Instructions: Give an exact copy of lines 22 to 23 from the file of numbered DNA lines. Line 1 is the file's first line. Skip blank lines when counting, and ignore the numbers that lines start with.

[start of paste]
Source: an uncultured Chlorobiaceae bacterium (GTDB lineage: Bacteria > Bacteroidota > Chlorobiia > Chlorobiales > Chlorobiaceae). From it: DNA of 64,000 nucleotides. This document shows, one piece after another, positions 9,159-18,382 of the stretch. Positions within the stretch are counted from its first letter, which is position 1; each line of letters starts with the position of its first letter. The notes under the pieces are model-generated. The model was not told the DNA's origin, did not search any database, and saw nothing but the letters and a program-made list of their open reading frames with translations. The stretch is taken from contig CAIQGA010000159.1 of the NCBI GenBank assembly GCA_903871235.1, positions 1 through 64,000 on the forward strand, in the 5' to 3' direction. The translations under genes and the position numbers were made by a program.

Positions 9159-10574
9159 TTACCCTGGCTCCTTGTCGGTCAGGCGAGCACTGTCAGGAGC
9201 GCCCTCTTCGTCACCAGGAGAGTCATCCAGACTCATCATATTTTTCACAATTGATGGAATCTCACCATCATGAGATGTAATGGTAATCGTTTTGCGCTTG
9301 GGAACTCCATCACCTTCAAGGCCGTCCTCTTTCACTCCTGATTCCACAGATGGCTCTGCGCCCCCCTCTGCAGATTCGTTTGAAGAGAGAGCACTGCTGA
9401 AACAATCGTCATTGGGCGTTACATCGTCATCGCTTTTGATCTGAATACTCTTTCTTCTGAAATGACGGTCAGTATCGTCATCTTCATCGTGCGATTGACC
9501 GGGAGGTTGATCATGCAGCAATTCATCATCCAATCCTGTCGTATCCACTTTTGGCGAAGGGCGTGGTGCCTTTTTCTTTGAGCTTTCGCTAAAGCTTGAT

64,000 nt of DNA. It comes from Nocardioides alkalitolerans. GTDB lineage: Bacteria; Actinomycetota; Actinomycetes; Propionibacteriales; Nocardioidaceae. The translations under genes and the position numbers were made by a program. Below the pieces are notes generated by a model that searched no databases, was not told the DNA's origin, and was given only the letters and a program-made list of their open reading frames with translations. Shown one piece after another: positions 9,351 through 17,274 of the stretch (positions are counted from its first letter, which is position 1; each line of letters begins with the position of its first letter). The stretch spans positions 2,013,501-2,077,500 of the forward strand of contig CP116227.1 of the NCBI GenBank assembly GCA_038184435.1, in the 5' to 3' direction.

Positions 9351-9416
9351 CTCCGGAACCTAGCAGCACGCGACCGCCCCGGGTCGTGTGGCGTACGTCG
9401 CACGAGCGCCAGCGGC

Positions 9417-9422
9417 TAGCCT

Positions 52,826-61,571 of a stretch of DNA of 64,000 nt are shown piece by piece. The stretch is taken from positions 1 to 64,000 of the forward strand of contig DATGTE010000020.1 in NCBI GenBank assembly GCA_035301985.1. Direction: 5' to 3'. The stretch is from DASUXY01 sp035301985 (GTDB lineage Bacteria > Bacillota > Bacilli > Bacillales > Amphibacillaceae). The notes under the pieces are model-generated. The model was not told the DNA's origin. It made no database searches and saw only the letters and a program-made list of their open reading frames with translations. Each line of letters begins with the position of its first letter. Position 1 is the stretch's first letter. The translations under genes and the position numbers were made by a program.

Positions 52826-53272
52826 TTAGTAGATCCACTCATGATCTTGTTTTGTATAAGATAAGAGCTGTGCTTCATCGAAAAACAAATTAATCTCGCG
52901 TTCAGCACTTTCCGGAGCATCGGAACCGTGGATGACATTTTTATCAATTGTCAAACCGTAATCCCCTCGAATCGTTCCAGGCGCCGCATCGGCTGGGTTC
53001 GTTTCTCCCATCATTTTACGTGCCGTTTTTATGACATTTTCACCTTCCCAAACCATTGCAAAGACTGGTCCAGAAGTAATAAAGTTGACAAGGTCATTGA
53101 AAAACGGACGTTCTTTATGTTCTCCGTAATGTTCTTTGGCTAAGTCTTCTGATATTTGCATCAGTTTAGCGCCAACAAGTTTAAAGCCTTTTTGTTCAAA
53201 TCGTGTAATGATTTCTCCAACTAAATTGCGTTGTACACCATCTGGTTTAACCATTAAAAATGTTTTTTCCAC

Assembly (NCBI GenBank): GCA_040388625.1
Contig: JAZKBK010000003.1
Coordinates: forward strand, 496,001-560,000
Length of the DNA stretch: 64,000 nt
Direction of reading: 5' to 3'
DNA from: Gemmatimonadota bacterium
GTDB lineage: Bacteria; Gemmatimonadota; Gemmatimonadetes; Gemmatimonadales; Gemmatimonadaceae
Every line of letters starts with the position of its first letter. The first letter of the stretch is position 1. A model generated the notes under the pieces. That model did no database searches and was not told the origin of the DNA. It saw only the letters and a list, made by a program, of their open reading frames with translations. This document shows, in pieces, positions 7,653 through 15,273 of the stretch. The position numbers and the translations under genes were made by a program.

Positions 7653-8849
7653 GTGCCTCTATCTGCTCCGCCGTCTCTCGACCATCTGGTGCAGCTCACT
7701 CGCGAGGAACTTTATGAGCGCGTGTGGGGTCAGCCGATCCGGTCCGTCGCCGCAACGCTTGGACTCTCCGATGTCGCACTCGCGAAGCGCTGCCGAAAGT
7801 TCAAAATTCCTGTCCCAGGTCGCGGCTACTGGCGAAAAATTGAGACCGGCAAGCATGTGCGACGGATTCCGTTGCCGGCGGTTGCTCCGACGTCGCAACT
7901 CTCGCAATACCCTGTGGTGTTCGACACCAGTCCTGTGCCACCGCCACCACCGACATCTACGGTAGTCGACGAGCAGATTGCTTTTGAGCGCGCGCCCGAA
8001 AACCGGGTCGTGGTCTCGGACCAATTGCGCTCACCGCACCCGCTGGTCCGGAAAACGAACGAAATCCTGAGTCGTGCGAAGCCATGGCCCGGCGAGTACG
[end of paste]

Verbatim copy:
Contig: JAZKBK010000003.1
Coordinates: forward strand, 496,001-560,000